When I woke up this morning, the Los Angeles fires were blazing. The sky looked eerie, the sun shone weakly through layers of smoke and it seemed like the end of the world was here. The suffocating smell permeated my bedroom and I felt trapped. My “go to” distraction from the turmoil of daily life is walking. When I get out, go to the park and walk, I forget the reality of these days for a while. I almost feel normal (if it weren’t for the masks, I would), I see other people and I breathe in fresh air. But there isn’t any right now. Walking is out of the question and I feel even more isolated.
I closed the windows to block out the smoke and my mind went off, making up scary scenarios. A ton of “what ifs.” What if my house caught on fire? What if I got sick? What if I couldn’t get groceries? What if my Internet went down and I got cut off from the rest of the world? These are not good things to think about over morning coffee, mainly because they aren’t happening to me right now. Why don’t I come up with good news scenarios, like having a roof over my head, the money to buy food for me and my cat, and having the Internet where I teach classes and communicate with friends? I’m not denying that large numbers of people are suffering from our current difficulties, we all take turns, but if I look at what’s real and I stop to breathe into the moment, I’m basically okay.
The biblical adage, “Sufficient unto the day is the evil thereof,” comes to mind. To me that means it’s a waste of time to worry about tomorrow, to drown in a diatribe of “what ifs.” There is enough to worry about in the present moment, things that are actually happening. Making up stories about things that aren’t real depletes our energy and adds more fuel to the fire. We have plenty of fires, metaphorical and actual, to remind us about that.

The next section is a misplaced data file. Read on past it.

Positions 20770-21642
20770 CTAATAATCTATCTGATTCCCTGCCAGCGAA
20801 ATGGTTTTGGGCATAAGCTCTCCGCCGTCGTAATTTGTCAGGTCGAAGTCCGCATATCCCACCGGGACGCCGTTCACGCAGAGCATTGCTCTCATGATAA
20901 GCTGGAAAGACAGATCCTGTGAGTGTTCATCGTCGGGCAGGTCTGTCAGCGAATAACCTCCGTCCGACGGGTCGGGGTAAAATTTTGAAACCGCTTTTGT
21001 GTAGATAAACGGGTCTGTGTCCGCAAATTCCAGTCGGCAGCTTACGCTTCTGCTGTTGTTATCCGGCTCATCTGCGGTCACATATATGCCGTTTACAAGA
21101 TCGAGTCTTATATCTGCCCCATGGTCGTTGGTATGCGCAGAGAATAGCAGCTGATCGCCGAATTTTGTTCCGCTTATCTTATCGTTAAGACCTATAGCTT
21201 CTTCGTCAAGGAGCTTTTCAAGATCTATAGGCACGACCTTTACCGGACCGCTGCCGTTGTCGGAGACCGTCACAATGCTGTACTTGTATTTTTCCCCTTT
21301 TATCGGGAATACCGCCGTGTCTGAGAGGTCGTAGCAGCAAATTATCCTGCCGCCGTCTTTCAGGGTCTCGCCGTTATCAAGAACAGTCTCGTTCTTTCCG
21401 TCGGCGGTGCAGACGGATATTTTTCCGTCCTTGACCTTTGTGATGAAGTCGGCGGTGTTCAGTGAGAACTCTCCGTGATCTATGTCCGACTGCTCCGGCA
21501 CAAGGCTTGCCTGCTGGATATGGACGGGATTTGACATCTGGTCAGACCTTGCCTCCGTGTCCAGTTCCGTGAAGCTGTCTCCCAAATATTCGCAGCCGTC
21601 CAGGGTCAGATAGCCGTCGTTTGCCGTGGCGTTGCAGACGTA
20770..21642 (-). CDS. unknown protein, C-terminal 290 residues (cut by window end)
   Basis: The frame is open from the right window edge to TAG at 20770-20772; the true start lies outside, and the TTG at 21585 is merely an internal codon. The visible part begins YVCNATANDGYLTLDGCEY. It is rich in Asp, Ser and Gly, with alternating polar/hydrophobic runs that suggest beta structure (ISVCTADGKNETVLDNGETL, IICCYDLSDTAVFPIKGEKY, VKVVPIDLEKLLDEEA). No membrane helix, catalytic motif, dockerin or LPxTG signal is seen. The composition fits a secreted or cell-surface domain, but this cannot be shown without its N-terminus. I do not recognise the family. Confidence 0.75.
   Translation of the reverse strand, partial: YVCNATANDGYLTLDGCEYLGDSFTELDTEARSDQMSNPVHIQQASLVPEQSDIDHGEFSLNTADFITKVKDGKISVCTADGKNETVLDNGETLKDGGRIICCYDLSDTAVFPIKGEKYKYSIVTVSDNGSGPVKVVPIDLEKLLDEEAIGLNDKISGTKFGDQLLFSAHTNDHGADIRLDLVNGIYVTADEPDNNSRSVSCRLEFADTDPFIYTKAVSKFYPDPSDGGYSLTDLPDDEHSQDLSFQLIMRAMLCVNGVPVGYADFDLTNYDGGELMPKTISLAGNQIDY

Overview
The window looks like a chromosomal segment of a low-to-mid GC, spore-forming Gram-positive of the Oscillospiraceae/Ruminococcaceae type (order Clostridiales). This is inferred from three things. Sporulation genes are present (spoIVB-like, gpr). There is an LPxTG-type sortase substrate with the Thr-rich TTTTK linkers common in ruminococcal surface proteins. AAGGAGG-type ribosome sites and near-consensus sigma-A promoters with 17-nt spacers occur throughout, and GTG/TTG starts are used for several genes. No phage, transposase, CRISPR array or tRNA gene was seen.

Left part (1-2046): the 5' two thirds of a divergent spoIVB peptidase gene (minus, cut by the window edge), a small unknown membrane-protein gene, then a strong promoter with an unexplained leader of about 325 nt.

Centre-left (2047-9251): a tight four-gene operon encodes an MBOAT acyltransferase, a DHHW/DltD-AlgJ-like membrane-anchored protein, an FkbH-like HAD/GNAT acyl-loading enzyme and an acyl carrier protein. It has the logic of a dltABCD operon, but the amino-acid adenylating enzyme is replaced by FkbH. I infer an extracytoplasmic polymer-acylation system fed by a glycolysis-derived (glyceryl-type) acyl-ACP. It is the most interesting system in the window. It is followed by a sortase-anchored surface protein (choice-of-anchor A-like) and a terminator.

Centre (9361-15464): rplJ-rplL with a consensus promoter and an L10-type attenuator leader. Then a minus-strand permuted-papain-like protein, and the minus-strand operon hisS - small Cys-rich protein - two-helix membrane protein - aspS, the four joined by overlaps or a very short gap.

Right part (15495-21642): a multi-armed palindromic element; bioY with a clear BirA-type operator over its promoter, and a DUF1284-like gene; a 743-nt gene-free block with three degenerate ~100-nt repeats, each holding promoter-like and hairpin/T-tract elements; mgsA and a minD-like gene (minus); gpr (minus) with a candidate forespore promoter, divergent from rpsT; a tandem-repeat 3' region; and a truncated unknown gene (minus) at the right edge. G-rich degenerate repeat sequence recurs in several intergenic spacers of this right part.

It takes a lot of mental discipline to stop listening to false stories of doom, but I refuse to live a fear based life. When my mind starts looping and fretting, I imagine I’m watching a depressing movie and I remind myself to change the channel. I have a friend who actually puts out her arm and turns her hand, as if she’s physically changing the channel. She told me she did that for months until it became so familiar to her, she could simply imagine it. But she didn’t stop. Breaking up old programming is a mighty task. You can’t do it once and have done with it. It takes constant repetition and when it becomes automatic and familiar, we have to keep on doing it.
I don’t know why it’s so much easier to create negative outcomes than positive ones. Maybe it’s a bad habit, old learned behavior, or maybe it’s just the human condition. Whatever it is, however we got stuck in the habit of expecting the worst, life will be deeply uncomfortable if we don’t decide to do something about it. I believe in magnetism, that like attracts like. But whatever the truth is about that, imagining the good thing rather than the bad thing simply makes me feel better. If it goes further than that, if it really does change things for the better, that’s the “Amen” at the end of a passionate prayer.
Do you make up negative stories that leave you feeling hopeless and helpless? What do you do about it?